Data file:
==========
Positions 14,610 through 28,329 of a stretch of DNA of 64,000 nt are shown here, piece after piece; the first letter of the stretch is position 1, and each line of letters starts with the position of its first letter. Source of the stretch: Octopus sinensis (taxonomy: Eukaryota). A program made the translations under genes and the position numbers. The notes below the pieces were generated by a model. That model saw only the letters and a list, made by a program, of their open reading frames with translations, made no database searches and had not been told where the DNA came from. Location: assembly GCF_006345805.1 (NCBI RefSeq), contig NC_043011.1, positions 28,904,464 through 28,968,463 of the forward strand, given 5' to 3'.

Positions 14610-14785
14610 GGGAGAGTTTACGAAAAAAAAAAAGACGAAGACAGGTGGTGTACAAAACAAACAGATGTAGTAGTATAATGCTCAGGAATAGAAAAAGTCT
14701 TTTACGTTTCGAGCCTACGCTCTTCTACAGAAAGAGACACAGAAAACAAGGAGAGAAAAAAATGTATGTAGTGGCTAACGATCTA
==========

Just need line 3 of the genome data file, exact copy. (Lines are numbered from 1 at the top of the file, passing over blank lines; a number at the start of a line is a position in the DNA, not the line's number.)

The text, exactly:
14610 GGGAGAGTTTACGAAAAAAAAAAAGACGAAGACAGGTGGTGTACAAAACAAACAGATGTAGTAGTATAATGCTCAGGAATAGAAAAAGTCT